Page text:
Howard W. Hunter Chair Available

The opening for the Howard W. Hunter Chair in Mormon Studies at Claremont was posted today at the American Academy of Religion (members only). Sadly, Richard L. Bushman’s temporary appointment soon comes to an end. I don’t know if it is posted at other professional organizations’ job sites, but the posting at the AAR is significant.

Let this be the place for official speculation, insider information, and discussion of the flagship Mormon Studies chair!

39 Replies to “Howard W. Hunter Chair Available”

  1. Alright, more seriously…who would be the contenders?

    I do not see somebody like Givens, because he has a good permanent gig at Richmond.

    I would love to hear ideas about possible Chairs.

  2. The Bushman appointment was on a visiting basis. I could see a Prof. Flake taking the appointment if it was on a more permanent basis. It may have been visiting just because Bushman was not looking for a long-term gig.

    Does this mean that Bushman is available now to be an Apostle.

  3. For those of us who aren’t AAR members, can you post the details of the announcement here? Is this a permanent or a temporary position? What are they looking for?

  4. I wonder if Givens could do it on a visiting basis?

    Maybe Brian Birch or Philip Barlow?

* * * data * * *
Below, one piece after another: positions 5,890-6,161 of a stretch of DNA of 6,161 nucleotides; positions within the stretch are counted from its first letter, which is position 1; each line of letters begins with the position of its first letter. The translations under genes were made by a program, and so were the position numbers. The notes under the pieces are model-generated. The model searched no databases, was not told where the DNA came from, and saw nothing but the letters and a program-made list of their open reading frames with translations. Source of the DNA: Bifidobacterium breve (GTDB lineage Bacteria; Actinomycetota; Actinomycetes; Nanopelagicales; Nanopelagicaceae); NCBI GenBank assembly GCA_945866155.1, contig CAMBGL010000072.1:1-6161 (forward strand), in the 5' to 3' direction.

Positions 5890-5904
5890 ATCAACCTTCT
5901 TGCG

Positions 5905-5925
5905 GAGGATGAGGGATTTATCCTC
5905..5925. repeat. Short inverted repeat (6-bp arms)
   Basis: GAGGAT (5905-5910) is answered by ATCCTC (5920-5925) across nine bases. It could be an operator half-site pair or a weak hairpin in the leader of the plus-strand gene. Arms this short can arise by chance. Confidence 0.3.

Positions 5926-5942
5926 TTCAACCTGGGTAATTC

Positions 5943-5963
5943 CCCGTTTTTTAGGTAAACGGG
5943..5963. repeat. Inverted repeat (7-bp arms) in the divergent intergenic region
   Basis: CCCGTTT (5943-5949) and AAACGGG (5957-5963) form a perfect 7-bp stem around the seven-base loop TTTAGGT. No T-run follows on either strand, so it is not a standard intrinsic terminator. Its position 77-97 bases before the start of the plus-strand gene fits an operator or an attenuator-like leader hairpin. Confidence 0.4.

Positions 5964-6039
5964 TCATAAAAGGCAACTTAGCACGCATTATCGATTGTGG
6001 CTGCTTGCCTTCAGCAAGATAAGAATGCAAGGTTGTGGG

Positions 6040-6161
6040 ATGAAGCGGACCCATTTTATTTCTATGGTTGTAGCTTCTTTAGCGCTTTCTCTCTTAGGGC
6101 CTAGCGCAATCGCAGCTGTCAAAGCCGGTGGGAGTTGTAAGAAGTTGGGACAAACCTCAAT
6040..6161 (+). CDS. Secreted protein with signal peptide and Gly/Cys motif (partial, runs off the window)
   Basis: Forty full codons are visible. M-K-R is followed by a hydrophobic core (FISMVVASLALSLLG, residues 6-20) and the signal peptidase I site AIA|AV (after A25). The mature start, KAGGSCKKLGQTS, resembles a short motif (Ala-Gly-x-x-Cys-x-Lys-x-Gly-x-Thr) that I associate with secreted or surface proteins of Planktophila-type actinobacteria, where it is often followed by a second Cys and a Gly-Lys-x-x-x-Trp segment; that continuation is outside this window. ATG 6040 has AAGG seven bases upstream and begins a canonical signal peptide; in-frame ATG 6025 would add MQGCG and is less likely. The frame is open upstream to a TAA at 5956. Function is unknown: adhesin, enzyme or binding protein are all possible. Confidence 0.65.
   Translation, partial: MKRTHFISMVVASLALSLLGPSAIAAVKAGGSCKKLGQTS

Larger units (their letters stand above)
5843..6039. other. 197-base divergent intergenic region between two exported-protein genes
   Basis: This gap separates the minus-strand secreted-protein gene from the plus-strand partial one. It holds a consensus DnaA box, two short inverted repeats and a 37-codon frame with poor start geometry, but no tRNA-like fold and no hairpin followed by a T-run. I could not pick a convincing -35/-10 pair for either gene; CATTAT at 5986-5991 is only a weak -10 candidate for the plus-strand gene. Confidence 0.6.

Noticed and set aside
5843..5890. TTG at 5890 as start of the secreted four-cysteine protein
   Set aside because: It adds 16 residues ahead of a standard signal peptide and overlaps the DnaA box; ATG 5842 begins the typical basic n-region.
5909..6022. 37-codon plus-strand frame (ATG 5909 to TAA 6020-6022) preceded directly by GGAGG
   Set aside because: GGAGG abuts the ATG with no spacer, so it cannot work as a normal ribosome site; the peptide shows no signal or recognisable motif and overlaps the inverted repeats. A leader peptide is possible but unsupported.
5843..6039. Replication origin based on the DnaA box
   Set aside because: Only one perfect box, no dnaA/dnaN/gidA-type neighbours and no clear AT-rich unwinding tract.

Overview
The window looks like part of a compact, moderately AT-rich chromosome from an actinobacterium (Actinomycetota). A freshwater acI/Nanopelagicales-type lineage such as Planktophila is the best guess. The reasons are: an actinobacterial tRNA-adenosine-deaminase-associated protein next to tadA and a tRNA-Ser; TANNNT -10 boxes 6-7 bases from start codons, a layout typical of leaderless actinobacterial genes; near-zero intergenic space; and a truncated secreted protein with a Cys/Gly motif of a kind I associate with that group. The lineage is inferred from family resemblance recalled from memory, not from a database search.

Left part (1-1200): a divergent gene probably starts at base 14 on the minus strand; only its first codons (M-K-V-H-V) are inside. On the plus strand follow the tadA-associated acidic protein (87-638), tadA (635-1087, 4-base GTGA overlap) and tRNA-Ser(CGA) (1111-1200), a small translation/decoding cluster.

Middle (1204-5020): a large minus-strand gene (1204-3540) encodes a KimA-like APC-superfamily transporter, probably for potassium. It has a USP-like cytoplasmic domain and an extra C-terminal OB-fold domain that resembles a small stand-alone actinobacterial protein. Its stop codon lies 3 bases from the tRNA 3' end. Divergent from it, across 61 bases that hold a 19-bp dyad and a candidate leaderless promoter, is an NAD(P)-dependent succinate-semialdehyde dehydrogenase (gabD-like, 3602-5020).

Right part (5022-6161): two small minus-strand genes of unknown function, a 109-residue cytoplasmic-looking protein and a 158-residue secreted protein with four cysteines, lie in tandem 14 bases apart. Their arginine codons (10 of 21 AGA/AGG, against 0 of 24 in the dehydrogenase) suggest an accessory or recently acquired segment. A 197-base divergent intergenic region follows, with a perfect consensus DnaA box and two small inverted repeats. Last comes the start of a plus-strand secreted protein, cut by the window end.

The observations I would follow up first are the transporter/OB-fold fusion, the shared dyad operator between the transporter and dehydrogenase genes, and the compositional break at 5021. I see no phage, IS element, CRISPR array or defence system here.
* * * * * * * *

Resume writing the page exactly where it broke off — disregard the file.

Kathleen Flake would be amazing.

    D. Michael Quinn apparently was brought up on the last go around…

  5. Here’s the most relevant portion:

    CLAREMONT GRADUATE UNIVERSITY School of Religion seeks an Associate to Full-level Professor in Mormon Studies. The candidate should have competency in American religious history and be able to converse with scholars in as many of the following fields as possible within the School of Religion (e.g., ethics and society, historical studies, women’s studies, history of Christianity, scriptural studies, philosophy of religion, and theology, etc.)

  6. I find it interesting and important that Underwood’s the only trained historian mentioned so far (other than Bushman himself). Sign of things to come, perhaps.

  7. I have serious doubts that Quinn would cut muster these days in academia. He’s been out of the game too long. That’s fine. I’d be content to have him plow away at some topic in the good ol’ New Mormon History.

  8. Smallaxe,